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Why jellyfish could be on the menu

Why jellyfish could be on the menu

As numbers of the gelatinous creatures rise, a team of Italian scientists is working on an edible solution

Over the past decade, numbers of jellyfish have been slowly multiplying in oceans around the world. Vast blooms – some up to 26km2 wide – have been annoying swimmers, endangering fish farms and even forcing power-plant filtration systems to shut down. It sounds like the plot of a horror movie – but the EU-funded GoJelly project is exploring ways to turn this negative into a positive. “From pollution to solution” is their motto, and one of the most unusual potential solutions is to turn jellyfish into a food source for humans.

“We now have scientific proof of an increase of jellyfish proliferation over the last 10 years, especially in coastal zones. It’s a big issue for the humans who live there,” says Antonella Leone, a scientist at the Italian National Research Council in Rome and a member of the GoJelly project. “At this stage we’re working out if and how the biomass might be edible for humans,” says Leone, whose team is assessing flavour profiles, reactions of its flesh to heat and salt, and potential for poisoning. “The most important factor will be making sure they don’t accumulate bacteria, heavy metals or pollution that could make them unsafe to eat,” she says.

GoJelly doesn’t just want to put jellyfish on your plate – the €6m project is also researching how the marine medusozoa can be turned into other potential ways jellyfish could benefit humans. Different teams from across Europe are exploring how jellyfish can be used as fish feed, fertiliser and a filtration system for micro-plastics. It’s Leone’s Italian team which arguably has the hardest challenge, though: researching how to valuate and validate the use of jellyfish as human food.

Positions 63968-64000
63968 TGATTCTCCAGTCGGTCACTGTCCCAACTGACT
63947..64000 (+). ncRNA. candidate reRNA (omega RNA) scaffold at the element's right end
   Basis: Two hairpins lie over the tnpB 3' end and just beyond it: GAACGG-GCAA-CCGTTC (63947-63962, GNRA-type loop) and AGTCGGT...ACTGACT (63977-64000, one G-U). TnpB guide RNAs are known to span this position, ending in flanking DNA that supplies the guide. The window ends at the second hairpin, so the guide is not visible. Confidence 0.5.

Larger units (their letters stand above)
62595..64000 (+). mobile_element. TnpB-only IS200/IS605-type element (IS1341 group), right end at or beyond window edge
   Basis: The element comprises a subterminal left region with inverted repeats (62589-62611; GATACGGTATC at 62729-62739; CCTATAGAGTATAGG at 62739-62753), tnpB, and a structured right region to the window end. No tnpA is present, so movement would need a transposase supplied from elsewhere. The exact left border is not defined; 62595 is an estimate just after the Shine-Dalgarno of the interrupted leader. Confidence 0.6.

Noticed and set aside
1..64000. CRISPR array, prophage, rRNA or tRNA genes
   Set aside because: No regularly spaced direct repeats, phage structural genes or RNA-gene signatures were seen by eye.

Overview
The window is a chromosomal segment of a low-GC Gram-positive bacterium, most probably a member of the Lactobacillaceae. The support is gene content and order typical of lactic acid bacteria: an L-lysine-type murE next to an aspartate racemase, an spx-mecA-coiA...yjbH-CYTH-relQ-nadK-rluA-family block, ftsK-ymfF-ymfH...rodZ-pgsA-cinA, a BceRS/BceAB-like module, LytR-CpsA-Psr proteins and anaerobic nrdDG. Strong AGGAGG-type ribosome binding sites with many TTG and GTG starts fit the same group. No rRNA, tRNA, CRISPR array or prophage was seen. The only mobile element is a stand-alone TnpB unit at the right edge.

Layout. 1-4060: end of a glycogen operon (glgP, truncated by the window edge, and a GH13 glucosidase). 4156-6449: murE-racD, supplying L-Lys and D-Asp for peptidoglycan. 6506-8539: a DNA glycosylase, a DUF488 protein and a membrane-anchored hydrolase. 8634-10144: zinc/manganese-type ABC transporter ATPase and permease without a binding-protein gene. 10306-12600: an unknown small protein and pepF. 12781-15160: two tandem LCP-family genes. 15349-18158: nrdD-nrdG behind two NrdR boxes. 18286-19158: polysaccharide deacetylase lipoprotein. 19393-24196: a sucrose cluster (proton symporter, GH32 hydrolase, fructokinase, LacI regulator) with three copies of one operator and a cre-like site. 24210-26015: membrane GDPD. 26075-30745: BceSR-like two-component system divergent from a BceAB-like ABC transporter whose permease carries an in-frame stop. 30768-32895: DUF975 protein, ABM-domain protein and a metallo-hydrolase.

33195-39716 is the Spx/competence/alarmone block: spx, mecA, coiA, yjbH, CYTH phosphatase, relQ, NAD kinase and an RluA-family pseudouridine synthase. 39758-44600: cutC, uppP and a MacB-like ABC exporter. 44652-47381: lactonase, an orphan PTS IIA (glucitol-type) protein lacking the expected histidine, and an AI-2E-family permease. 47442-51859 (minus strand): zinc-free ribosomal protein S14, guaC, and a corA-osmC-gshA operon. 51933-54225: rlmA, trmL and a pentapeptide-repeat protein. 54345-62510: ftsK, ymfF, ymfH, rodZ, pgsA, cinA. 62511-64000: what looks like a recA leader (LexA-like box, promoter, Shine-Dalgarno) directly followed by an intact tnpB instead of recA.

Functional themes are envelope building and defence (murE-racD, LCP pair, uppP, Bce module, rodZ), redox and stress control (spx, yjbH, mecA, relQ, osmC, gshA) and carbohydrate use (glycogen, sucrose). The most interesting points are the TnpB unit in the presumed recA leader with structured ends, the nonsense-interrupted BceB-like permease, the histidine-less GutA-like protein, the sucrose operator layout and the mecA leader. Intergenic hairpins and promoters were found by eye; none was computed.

The team’s not venturing into completely uncharted territory; this isn’t the first time jellyfish have been brought to the table. In China and South East Asia, Rhopilema esculenta (flame jellyfish) is a delicacy, generally preserved in alum and salt and served as a salad. Western countries, meanwhile, are home to a host of untested species. Leone is experimenting with Mediterranean Cotylorhiza tuberculate (known as the “fried-egg jellyfish” for its looks rather than its edibility), Rhizostoma pulmo and Aurelia coerulea – as well as Cyanea capillata, “the lion’s mane”, from the North Sea.

“We think eating these species could be acceptable in the future for Western people if we’re able to demonstrate they’re safe,” says Leone. She predicts that, by 2020, when the project ends, people could find themselves sampling fried, battered or boiled jellies for dinner. “Even jellyfish sushi.”

GoJelly is testing different recipes to suit Western palates. “The traditional process in Asia involves a lot of alum and salt but we wanted to make food Mediterranean style to be more acceptable to western people,” Leone explains.
As someone who’s already munched her way through these dubious delicacies, Leone describes them as oyster-like in texture. “They’re a little bit different from the food we normally choose,” she says carefully. “But if people can open their minds to taste them, they can find very interesting flavours.”

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